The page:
More fat, less sleep
Expanding waist worsens kids' sleep apnoea.
For children who have trouble breathing during sleep, gaining weight around the middle may make things worse, new research shows.

In obstructive sleep apnoea, or OSA, a person stops breathing multiple times during the night. It is often accompanied by heavy snoring. About 2% of children have OSA, which is frequently treated by removing the tonsils and adenoids.

Gaining weight is known to worsen OSA in adults, but it's not clear what factors increase the likelihood that a child with mild OSA will experience worsening of their symptoms, Dr. A. M. Li of The Chinese University of Hong Kong and colleagues point out in a report in the medical journal Thorax.

To investigate, they followed 56 children with mild OSA for two years. They were able to re-assess 45 of the children. In 13, OSA had gotten worse.

The children whose sleep apnoea had worsened showed a greater increase, on average, in their waist size than the children whose condition hadn't worsened.

In addition, more of the children who experienced a worsening of OSA had large tonsils at the study's outset and at follow-up. These children were also more likely to habitually snore at both time points, while boys were more likely than girls to see their OSA get worse.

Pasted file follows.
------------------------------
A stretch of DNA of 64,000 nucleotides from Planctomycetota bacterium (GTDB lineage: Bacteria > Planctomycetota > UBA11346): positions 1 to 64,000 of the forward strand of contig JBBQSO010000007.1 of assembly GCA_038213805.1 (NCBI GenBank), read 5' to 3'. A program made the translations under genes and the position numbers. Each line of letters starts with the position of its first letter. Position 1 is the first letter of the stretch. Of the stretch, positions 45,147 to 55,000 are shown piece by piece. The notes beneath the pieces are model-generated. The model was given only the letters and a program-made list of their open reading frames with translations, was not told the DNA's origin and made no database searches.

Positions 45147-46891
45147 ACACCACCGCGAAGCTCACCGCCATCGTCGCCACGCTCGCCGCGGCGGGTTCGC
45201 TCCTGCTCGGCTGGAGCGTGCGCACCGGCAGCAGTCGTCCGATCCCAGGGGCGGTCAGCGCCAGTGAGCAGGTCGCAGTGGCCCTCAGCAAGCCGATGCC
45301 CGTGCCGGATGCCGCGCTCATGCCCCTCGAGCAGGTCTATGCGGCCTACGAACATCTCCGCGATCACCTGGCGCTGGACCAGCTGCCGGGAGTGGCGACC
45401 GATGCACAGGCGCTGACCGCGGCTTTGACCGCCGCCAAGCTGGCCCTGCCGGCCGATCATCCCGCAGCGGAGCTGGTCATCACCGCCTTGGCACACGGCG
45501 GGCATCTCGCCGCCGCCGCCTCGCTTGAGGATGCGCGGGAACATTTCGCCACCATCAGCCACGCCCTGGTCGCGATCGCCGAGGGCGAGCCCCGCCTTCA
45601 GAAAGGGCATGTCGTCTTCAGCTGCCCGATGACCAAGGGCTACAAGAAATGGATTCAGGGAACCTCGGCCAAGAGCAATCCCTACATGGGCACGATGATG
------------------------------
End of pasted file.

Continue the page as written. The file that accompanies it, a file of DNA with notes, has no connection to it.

Li and colleagues say children with mild OSA apnoea and large tonsils, especially boys, should be followed closely so that any worsening of the condition can be detected early. And, they add, weight control is an important aspect of managing mild OSA in children.

The finding linking increased waist size to worsening OSA "should be interpreted with caution," Dr. Carole L. Marcus of the Children's Hospital of Philadelphia notes in a written commentary published with the study, because the investigators did not account for how much of this increase may have been due to a child's growth.

Nevertheless, Marcus says, the study "is an important first step in determining the natural history of mild OSA and provides valuable and clinically relevant information."

The issue of what exactly makes for mild OSA in children, and whether or not it should be treated, are still matters of debate, she notes, adding that a large National Institutes of Health study of adenotonsillectomy (removal of the tonsils and adenoids) now underway should help answer these questions.

Has your child picked up to much weight? How are you dealing with it?

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